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RELIGION: How Do You Say Wojtyla

Hilmi Toros*

ISTANBUL, Apr 3 2005 (IPS) - “Ma, Chi è? (Who is He?)” That was the question on the minds of many at St. Peter’s Square on a balmy autumn evening on Oct. 16, 1978 when Cardinal Pericle Felici announced: “Habemus Papam (We have a Pope)..”

The identity of the new Pope was revealed, as is the custom, slowly. “Carolum,” Cardinal Felici said, and then paused for some seconds after reading out that first name.

The crowd was mystified. There was no Carolum among those who had been considered the ‘papabili’ or the ‘Pope-ables’. The only name that immediately came to mind was Italian Cardinal Carlo Confalonieri, the octogenarian Cardinal Dean hardly seen as ‘Pope-able’.

Cardinal Felici then gave the surname. “Wojtyla” (pronounced Voitiua), he said, answering the question but not immediately solving the mystery.

“Ma, Chi è?” some in the crowd murmured. “Could be an African,” someone said.

“E’ Polacco, (he is Polish),” a ‘Vaticanista’, a journalist covering the Vatican told colleagues. Calls were made to the Polish embassy in Rome to determine just how to pronounce the name of the new Pope.

Cardinal Karol Josef Wojtyla then appeared at the balcony to face Romans. He would be the leader of Catholics around the world, but at St. Peter’s Square this was his own flock, since a Pope is also Bishop of Rome.

Over more than a quarter of a century of papacy, the third longest in history, the ‘who-he’ prelate from Krakow was to become a towering figure in history.

He leaves a manifold legacy, both within and outside his Church.

History could easily record him as the main actor in the collapse of communism in Eastern Europe. Polish rulers called him the “detonator” of the peaceful uprising. Soviet leader at the time Mikhail Gorbachev said later that Eastern Europe could not have changed without the Pope.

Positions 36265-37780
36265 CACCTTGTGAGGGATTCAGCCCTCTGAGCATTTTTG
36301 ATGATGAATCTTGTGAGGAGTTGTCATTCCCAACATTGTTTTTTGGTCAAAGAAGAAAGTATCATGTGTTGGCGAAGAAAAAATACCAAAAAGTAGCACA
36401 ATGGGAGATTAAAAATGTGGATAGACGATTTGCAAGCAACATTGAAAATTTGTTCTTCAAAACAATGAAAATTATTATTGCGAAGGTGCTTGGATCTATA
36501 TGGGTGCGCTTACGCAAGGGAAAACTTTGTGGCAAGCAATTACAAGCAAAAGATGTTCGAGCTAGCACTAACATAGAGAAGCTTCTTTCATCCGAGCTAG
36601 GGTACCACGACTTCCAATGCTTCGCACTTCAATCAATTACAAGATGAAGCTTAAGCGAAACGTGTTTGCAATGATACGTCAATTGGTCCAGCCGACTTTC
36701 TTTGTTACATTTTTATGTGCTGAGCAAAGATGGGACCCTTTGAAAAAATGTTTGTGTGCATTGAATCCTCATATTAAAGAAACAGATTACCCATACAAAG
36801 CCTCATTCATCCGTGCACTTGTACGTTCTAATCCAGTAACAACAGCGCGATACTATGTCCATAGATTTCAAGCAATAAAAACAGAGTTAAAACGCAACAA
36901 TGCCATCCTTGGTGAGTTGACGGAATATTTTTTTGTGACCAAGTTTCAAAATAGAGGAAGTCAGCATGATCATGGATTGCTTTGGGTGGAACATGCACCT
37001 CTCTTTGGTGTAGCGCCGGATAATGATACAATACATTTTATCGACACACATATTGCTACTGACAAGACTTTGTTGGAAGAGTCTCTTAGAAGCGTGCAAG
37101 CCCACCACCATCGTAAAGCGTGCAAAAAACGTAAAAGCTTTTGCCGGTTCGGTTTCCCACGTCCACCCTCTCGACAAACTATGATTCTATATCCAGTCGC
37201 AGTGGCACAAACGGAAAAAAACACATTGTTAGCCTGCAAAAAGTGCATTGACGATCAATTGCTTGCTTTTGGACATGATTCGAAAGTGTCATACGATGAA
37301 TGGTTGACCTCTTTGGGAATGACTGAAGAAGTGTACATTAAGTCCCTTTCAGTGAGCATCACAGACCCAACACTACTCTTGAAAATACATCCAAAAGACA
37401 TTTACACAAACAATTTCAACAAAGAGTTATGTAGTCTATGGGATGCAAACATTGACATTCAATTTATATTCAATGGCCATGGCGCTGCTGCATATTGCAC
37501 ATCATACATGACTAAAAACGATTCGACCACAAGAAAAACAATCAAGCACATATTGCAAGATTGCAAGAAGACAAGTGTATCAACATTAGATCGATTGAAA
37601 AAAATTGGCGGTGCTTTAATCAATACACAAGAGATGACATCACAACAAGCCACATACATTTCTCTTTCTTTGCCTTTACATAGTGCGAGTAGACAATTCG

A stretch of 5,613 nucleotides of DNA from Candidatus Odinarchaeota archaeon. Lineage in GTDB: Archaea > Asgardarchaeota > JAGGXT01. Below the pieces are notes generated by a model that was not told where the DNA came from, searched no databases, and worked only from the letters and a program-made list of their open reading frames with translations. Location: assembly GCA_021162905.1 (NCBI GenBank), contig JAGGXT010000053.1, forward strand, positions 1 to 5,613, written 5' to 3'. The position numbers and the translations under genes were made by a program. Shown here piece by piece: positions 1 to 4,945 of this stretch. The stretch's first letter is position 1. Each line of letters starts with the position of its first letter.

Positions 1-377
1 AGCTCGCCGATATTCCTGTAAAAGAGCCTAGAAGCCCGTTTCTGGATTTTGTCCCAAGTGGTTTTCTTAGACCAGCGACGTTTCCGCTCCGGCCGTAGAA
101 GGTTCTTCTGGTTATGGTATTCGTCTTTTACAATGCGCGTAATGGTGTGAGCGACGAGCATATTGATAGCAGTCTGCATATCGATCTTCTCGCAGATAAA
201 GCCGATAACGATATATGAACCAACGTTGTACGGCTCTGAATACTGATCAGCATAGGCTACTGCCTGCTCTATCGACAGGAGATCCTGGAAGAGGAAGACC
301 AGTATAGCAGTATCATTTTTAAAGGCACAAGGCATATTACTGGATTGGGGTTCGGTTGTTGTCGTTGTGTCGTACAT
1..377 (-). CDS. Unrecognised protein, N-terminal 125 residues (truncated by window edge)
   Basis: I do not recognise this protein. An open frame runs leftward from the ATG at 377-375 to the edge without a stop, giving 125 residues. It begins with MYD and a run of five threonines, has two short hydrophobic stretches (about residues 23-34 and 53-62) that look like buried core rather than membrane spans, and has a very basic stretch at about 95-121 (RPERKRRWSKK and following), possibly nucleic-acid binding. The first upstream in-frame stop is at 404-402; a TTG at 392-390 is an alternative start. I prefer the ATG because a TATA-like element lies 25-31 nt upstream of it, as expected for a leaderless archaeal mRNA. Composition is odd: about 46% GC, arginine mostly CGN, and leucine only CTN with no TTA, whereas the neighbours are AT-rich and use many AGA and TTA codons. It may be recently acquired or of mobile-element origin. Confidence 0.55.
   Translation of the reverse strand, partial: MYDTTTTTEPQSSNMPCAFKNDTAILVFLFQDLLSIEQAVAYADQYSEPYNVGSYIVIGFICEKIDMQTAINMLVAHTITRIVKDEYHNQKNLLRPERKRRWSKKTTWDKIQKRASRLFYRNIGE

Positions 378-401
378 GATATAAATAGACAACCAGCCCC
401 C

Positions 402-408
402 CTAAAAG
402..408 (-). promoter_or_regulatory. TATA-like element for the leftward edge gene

Some reports mention that the Pope and then U.S. president Ronald Reagan may have deliberately helped one another bring about the collapse of the Soviet empire.

In his book published last February, the Pope spoke of the “inherent social and economic failure” of the communist system rather than claiming credit for bringing down communism “with my own hand.”

That may be part modesty. But it brings to the fore the strength of moral force over physical power. It would answer that often-quoted question raised once by Soviet dictator Josef Stalin – how many divisions does the Pope have.

A Pontiff has 107 Swiss Guards (the colorful Cohors Helvetica), well short of even one division. But the Pope’s moral force can be far stronger than military hardware.

It was never clear whether communists were behind Turkish gunman Ali Agca who tried to assassinate the Pope in 1981. Pope John Paul II wrote in his book that Agca acted “on commission” but never publicly revealed his thoughts about any possible involvement of the secret services from communist regimes. The Pontiff pardoned his would-be assassin and even went to see him in an Italian prison as “a brother”.

John Paul II may have helped overturn communism, but he was no great fan of the capitalist system that replaced it. He once called globalisation “a new form of colonialism.” The developing world had a strong ally in Pope John Paul II.

John Paul II who called himself “globe-trotter” spent a total of two years, or 6.4 percent of his time, away from the Vatican. He logged more than a million kilometres, equal to 29 trips around the world. Until 1963, no Pope had left Italy.

The ‘who-he’ Pontiff of 26 years ago could go down in history as the most visible person ever; it is estimated that hundreds of millions of people saw him in person. One speech on a visit to Manila in the Philippines in1985 drew an estimated four million people.

What lies ahead after a period of mourning in many lands is the secret gathering of the College of Cardinals comprising 117 eligible electors in the confines of the Sistine Chapel to select a successor.

Through the period of mourning, thoughts have been turning to the next Pope. No Cardinal can campaign openly but they will have to choose from a long list of papabili that includes Italians, other Europeans, Latin Americans and Africans.

*Hilmi Toros, a veteran Vatican correspondent, covered the election of Pope John Paul II and the early years of his papacy.

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